The highlight of the breakfast enchilada entree is most assuredly the red and green chile, both of which are absolutely magnificent.  The red chile, in particular, has a depth of flavor very few red chiles achieve. The green chile also has a real personality, one that reminds you chile is technically a fruit.  The breakfast enchiladas are served with pinto beans and hash browns.  The hash browns are of the “take it or leave it” variety, but dip them in the chile and they’re addictive.  In fact, the chile is so good you’ll finish off the oft-annoying garnish with it.  The beans are top shelf, as good as they can be made. 

El Comal offers a la carte tacos filled with ground beef, shredded beef, chicken and get this, carne adovada. You haven’t lived until you’ve had a carne adovada taco. It’s a life altering experience, one that should entice you to order the carne adovada plate on your next visit.  The carne adovada is porcine perfection, tender tendrils of pork marinated in a wondrous red chile.  It pairs wonderfully with the corn tortilla.   

El Comal may not be on any national publications touting the best in Santa Fe restaurants, but locals have a high regard for this small mom-and-pop. It’s a great restaurant warranting a greater frequency of visits.

El Comal Cafe
3571 Cerrillos
Santa Fe, New Mexico
(505) 471-3224
Web Site
LATEST VISIT: 25 July 2014
# OF VISITS: 2
RATING: 23
COST: $$
BEST BET: Coffee, Breakfast Enchiladas Christmas Style, Chips and Salsa, Carne Adovada Taco

El Comal Restaurant on Urbanspoon

MARY & TITO’S CAFE – Albuquerque, New Mexico

Mary & Tito's may serve the very best red chile in Albuquerque

Mary & Tito’s, THE very best New Mexican restaurant in the world!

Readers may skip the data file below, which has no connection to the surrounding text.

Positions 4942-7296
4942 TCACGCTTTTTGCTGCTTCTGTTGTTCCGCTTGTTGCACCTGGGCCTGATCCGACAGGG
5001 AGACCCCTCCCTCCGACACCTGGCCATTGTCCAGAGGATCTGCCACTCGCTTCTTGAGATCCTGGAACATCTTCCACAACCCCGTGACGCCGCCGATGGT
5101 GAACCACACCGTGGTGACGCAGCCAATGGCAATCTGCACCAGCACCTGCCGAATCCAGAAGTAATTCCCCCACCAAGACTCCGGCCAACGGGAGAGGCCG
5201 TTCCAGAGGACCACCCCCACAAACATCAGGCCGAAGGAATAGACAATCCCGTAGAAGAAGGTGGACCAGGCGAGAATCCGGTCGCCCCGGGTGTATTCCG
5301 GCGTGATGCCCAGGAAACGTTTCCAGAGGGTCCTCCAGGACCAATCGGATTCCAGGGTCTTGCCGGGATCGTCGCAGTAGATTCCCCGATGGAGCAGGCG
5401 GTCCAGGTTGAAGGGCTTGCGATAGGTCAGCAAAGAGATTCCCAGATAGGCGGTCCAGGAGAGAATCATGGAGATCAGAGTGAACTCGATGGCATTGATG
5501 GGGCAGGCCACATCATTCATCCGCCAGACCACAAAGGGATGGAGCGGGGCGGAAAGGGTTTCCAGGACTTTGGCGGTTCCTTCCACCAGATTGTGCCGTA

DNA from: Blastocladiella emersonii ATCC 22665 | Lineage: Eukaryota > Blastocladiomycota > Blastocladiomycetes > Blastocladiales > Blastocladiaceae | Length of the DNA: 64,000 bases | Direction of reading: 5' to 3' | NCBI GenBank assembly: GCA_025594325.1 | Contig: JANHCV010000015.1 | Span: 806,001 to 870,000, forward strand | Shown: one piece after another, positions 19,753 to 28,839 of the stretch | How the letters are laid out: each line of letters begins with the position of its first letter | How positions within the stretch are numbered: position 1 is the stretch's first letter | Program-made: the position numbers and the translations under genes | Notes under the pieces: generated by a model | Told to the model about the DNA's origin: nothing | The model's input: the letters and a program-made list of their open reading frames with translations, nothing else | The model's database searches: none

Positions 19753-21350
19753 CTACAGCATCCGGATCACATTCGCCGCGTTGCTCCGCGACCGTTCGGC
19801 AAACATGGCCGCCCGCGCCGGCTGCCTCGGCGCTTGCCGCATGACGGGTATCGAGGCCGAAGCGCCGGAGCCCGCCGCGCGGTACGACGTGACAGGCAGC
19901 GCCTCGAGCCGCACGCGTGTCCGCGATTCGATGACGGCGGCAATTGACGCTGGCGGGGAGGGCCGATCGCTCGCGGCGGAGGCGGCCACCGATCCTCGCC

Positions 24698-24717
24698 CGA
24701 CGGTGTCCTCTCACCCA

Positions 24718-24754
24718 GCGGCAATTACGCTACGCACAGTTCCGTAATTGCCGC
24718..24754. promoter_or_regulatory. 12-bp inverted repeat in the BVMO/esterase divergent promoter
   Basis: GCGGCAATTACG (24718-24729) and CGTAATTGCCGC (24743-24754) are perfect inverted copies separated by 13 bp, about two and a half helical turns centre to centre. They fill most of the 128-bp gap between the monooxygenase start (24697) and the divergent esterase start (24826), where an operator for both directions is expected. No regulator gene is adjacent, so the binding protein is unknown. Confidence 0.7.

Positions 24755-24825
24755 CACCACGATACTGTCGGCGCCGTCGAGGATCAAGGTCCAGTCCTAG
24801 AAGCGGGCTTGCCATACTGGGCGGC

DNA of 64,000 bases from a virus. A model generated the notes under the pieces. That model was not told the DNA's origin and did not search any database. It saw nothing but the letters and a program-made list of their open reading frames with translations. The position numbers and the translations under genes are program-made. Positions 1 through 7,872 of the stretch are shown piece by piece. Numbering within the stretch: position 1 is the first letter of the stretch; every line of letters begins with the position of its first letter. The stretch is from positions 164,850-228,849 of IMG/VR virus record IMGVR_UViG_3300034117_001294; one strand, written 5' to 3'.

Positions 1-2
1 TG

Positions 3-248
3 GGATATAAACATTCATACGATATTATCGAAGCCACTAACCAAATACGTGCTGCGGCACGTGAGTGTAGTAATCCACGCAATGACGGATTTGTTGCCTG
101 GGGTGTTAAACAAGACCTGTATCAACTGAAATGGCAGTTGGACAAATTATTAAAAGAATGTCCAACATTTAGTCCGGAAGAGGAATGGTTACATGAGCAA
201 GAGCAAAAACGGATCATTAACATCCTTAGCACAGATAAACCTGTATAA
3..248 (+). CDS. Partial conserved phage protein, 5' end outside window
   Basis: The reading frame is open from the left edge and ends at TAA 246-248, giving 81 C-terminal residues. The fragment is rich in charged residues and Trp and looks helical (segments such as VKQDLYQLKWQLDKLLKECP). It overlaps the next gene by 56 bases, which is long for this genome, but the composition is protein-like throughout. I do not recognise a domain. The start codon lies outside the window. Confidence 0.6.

Old-timers whose opinions I respect consistently rate Mary & Tito’s as Albuquerque’s best restaurant for New Mexican food, a restaurant that has been pleasing the most savvy and unindoctrinated palates alike since 1963.  It takes a lot to impress some of those old-timers, none of whom see much substance in the flash and panache of the nouveau restaurants and their pristine veneer and effusive, over-the-top flamboyance.  These guys and gals are impressed only by New Mexican food the way their abuelitas prepared it–unadorned, authentic and absolutely wonderful.  If you want to evoke their ire, take them to one of the chains.  Worse, try sneaking some cumin into their chile.

Just how good is Mary & Tito’s?  In an October, 2009 span of two days, three people whose opinion on food I value weighed in, prompting me to ponder that question and not just take for granted that it’s “one of” the very best restaurants in New Mexico. World-travelers Randy and Bonnie Lake experienced an epiphany during their most recent visit, marveling at just how much better Mary & Tito’s legendary red is than other red chile they’ve ever had.  Bill Resnik who’s authored a cookbook on New Mexican cuisine was more to-the-point, asking why it hasn’t been accorded a “30″ rating–the epitome of perfection in my rating system and a rating I have not bestowed upon any restaurant anywhere.

Mary Ann Gonzales for whom the restaurant is named passed away on Tuesday, September 17, 2013.  She was a great and wonderful lady!  Photo courtesy of Sandy Driscoll.

A dining experience at such an ideal would have to be absolutely flawless with uncompromising standards and an obvious commitment on the restaurant’s part to providing a dining experience I would want to repeat over and over again.  Obviously the food would have to be more than good; it would have to tantalize, titillate, enrapt my taste buds with every morsel.  Every facet of the meal would have to be like a well synchronized and beautiful ballet in which each course is a prelude to the next and leaves me absolutely lusting for the next bite.

There have been times (many, in fact) in which a magical endorphin high from Mary & Tito’s red chile made my taste buds so unbelievably, deliriously happy that I’ve sworn nothing quite as good has ever crossed my lips.  Immediately after each meal at Mary & Tito’s, I want to repeat it, usually right then and there.  It is simply my very favorite restaurant in New Mexico and now my highest rated in the Land of Enchantment and one of the highest rated across the fruited plain.